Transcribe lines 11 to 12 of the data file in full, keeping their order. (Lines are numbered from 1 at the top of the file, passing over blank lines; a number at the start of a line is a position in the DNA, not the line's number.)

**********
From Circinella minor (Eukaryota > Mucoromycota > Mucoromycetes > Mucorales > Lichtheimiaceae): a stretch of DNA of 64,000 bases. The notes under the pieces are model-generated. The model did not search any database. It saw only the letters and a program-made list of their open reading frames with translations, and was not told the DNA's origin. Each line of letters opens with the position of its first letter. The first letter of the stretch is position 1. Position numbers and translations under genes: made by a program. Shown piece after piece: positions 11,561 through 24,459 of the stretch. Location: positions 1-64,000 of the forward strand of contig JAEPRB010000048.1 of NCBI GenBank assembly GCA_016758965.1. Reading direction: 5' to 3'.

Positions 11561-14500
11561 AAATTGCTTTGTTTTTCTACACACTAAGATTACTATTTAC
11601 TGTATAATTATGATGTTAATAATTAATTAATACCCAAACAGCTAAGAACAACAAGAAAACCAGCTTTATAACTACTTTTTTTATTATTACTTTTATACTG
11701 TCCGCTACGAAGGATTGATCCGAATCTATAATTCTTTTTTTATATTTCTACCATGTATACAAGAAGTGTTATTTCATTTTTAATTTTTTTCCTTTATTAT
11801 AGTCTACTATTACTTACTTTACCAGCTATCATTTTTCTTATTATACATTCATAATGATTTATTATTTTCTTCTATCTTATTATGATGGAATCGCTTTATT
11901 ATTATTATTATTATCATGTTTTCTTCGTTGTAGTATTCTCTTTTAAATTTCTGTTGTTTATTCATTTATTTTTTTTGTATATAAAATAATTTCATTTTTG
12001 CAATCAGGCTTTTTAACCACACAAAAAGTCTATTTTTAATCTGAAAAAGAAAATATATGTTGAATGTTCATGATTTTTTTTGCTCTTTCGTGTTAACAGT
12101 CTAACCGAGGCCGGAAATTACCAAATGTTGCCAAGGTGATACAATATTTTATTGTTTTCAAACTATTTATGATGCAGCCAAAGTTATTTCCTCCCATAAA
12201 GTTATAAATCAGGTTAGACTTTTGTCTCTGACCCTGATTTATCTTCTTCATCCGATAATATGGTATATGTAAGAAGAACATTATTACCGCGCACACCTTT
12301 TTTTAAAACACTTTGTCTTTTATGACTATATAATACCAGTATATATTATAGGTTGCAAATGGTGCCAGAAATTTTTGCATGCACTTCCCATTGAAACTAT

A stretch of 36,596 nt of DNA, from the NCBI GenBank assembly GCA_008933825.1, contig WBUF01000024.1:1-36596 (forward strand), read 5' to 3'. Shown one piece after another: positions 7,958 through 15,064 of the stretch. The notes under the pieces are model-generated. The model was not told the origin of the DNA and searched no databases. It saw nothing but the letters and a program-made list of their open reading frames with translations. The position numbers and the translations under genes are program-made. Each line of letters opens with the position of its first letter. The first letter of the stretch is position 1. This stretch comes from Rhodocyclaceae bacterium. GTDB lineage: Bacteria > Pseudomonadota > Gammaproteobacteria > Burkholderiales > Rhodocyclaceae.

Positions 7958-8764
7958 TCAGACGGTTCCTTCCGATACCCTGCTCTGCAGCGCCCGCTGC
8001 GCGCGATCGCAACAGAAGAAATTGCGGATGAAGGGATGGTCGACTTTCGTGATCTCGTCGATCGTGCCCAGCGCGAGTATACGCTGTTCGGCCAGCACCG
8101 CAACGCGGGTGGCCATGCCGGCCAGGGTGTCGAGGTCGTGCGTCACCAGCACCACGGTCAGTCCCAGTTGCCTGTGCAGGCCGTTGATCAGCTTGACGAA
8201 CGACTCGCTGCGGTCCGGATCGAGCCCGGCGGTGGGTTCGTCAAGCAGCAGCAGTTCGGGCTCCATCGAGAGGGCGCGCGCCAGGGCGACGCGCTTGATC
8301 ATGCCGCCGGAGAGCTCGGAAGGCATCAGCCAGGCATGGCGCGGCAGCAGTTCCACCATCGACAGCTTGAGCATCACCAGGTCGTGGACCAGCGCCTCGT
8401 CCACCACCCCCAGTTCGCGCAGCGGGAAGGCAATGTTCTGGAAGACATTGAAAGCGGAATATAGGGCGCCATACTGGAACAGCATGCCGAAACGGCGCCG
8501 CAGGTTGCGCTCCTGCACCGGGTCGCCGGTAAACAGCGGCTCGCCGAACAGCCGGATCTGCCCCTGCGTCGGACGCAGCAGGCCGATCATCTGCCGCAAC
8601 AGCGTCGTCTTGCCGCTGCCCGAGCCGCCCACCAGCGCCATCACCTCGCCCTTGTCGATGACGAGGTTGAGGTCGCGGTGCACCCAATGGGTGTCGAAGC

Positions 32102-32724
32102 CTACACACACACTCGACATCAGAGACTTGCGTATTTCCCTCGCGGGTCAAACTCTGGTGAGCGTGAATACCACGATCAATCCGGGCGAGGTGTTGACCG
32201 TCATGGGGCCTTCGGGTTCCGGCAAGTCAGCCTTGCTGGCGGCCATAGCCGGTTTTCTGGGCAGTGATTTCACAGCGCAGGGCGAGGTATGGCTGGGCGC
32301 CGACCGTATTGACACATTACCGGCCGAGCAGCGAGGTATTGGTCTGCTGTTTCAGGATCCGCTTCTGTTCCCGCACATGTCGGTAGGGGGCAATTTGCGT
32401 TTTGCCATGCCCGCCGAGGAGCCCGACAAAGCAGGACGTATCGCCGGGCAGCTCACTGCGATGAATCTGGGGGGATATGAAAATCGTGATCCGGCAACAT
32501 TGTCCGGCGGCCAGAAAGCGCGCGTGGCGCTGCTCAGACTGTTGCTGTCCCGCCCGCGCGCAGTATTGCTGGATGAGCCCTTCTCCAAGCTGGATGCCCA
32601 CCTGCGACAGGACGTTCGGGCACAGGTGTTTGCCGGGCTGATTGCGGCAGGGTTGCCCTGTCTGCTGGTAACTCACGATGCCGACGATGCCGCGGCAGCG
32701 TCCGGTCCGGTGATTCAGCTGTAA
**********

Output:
12301 TTTTAAAACACTTTGTCTTTTATGACTATATAATACCAGTATATATTATAGGTTGCAAATGGTGCCAGAAATTTTTGCATGCACTTCCCATTGAAACTAT

A stretch of 36,596 nt of DNA, from the NCBI GenBank assembly GCA_008933825.1, contig WBUF01000024.1:1-36596 (forward strand), read 5' to 3'. Shown one piece after another: positions 7,958 through 15,064 of the stretch. The notes under the pieces are model-generated. The model was not told the origin of the DNA and searched no databases. It saw nothing but the letters and a program-made list of their open reading frames with translations. The position numbers and the translations under genes are program-made. Each line of letters opens with the position of its first letter. The first letter of the stretch is position 1. This stretch comes from Rhodocyclaceae bacterium. GTDB lineage: Bacteria > Pseudomonadota > Gammaproteobacteria > Burkholderiales > Rhodocyclaceae.